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Coors Light photo

September 30, 2012

Coors Light

Dave Housley

It is noon. Very hot. The Denver sun’s pitiless spotlight pushes down upon pedestrians carrying briefcases or carryout lunches. Like ants under a child’s magnifying glass, they skitter along the baking sidewalks, retreat under awnings, scurry back into the comfort of their air conditioned holes. I take my place on the bench. As always, I watch.

Today is the day. I am sure of it. Today is the reason I am here. The answer. Today is why I found myself driving West last month with no more plan or control than a monarch flapping toward Mexico.

The crowd moves along, north and south and east and west. They think today is like any other day but I can tell it is different. There is something about the sun today. Something about Him today.

He stops on the crowded sidewalk. Do it, I think. Whatever it is. Do it.

He is young. Mid-twenties. Casually handsome. Dressed like he’s going a nightclub. Too dressed for this heat.  He stops, looks to the sky.

I stand, take a few hesitant steps toward Him. I am not the only one to notice. Nearby, pedestrians give way, pause, watch as he wipes his brow, shakes his head, reaches a tentative hand to the sky.

Of course, I think. Of course! I laugh and the woman standing next to me shoots me a glance. Don’t you see? I want to ask her. Of course it was there all along.

He continues reaching. How is it possible? That can’t be, I think, even as the arm elongates and advances, reaching and reaching…for what? The crowd gasps. It can’t be, but then it is: he palms the sun. The sky goes dark.

Half of the bystanders run. “Nine-eleven!” somebody shouts, and more people scurry.

This can’t be happening but the sky has gone dark and he is holding the sun and it is happening and now I’m laughing full out because of course this is happening. Of course this is why I am here. This is why I awoke that day in Philadelphia and drove without stopping for so much as a microwave burrito until I reached this intersection. This can’t be happening but I knew the first time I saw Him that He was the one for whom I had been delivered. My car was towed long ago and I haven’t slept in weeks but now it is happening and I thank whatever god has allowed me to be here. I thank Him.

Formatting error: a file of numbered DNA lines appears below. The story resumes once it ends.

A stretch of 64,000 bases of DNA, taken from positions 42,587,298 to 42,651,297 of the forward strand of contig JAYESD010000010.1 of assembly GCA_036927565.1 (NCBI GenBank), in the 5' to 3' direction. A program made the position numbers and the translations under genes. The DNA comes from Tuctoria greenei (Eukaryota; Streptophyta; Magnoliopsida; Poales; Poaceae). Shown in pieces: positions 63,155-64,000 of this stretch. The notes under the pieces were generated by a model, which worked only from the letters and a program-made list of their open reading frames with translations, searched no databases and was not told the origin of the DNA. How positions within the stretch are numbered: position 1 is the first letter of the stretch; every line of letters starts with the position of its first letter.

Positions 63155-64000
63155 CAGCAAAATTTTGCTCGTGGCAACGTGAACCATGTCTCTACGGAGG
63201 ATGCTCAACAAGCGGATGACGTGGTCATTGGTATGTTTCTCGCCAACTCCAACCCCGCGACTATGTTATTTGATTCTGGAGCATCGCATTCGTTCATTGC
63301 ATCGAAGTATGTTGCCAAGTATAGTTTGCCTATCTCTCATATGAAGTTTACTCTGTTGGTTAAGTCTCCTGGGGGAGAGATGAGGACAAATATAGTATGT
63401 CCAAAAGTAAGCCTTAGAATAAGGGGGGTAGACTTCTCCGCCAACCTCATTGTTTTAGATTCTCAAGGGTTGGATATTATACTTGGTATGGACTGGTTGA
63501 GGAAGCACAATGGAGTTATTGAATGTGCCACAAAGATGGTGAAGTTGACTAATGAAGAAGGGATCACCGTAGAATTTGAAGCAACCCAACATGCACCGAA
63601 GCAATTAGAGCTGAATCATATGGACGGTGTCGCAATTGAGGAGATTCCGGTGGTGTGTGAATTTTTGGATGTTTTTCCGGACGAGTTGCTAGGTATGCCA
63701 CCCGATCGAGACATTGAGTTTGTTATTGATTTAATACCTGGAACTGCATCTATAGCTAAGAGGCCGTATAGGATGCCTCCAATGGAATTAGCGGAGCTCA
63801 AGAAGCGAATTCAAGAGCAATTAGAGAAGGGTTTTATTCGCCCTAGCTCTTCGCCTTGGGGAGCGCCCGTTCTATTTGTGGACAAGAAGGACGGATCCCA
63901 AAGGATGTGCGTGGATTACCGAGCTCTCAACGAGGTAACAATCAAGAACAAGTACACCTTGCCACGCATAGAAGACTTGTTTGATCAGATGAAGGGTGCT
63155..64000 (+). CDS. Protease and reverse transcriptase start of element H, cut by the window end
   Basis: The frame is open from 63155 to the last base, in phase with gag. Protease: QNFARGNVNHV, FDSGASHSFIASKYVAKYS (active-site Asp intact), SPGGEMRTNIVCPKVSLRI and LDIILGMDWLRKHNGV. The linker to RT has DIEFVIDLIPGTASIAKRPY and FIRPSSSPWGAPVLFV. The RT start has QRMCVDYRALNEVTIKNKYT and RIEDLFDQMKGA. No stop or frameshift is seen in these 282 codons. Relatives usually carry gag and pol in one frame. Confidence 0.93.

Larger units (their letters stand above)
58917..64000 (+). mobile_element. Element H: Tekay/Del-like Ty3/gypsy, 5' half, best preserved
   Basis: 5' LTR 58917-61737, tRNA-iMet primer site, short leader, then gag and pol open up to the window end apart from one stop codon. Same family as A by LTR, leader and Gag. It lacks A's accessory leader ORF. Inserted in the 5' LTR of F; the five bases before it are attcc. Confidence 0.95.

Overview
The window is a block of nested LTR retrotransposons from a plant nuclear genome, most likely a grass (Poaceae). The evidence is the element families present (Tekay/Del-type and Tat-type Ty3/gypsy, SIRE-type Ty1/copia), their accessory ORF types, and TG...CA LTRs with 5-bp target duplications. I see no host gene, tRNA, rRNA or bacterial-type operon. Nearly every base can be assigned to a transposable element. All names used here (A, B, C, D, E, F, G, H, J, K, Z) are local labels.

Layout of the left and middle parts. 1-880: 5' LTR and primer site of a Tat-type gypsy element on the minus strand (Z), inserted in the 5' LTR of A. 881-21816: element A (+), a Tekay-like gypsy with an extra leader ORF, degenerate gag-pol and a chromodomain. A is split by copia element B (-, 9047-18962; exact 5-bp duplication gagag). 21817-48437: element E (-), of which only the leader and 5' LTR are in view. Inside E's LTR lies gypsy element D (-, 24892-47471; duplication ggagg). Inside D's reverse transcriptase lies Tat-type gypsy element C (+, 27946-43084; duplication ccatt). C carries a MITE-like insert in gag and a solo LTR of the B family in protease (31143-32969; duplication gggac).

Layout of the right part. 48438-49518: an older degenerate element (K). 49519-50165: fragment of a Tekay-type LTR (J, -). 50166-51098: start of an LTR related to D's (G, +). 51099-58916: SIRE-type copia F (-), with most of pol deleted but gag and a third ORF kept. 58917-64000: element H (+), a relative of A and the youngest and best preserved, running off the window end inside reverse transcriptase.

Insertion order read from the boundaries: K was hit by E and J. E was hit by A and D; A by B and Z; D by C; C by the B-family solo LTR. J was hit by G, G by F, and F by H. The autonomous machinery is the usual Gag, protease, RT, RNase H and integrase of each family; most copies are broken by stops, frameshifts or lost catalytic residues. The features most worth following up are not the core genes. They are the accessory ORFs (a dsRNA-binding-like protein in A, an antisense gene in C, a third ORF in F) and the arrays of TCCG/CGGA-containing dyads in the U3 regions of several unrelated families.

Cars stop. Traffic lights go dark. There is a rumble and a crash and what feels like a tremor in the earth. “The subway!” somebody shouts. More people scurry but even more move even closer toward Him.

I am confident now and I pick my way through the bystanders, past muttering businessmen and teenagers saying the rosary, past a group of cub scouts who are gathered together in prayer, a man and woman kissing passionately. They don’t understand that this is only the beginning. Somehow, I do.

He looks about the darkened cityscape. He turns to the left, where a line of immobilized traffic trickles out of a tunnel. I have been living in this intersection for weeks and have come to regard this tunnel as a hazard, a place to be avoided, a source of constant noise and certain danger. I know the police walk this tunnel, two of them and a dog, at dawn and again at dusk.

He regards the orb glowing in his hand, the only source of light in the suddenly quiet city. Do it, I think. Or do I say it out loud? It is impossible to tell now. He takes a step and hurls the sun into the darkest black of the tunnel. Suddenly, light. Sound. Music?

I notice that I am no longer hot. It is as if the earth’s air conditioner has been turned on, like the cool edge of a hurricane.

In the distance, a low rumble. A train?

We turn to look en masse and a gleaming silver locomotive explodes out of the tunnel.

I want to drop to my knees, to praise him, ask for forgiveness, but I’m buoyed by the music: People all over the world...

I want to go to Him, to pledge my devotion, to ask what does it mean, what is next, but there is already a long line of women writing phone numbers of little scraps of paper.

The train thunders past and I’m surprised but then – of course! -- not surprised at all to find something cool and wet in my hand. I bring the glistening container to my mouth and drink deeply – water, a faint taste of hops and tin. It is delicious. It tastes…is it possible to taste cold? Of course anything is possible and this is the coldest tasting drink I’ve ever had and look at him dancing and taking phone numbers and I know that this is so much better than the first time, the water into wine and no mention of trains or dancing or miniskirts or the sweet nickel spark of cold on your taste buds, and then I take another drink and join the crowd and we dance and the locomotive thunders and we sing into the noisy chasm: like a Love Train, Love Train.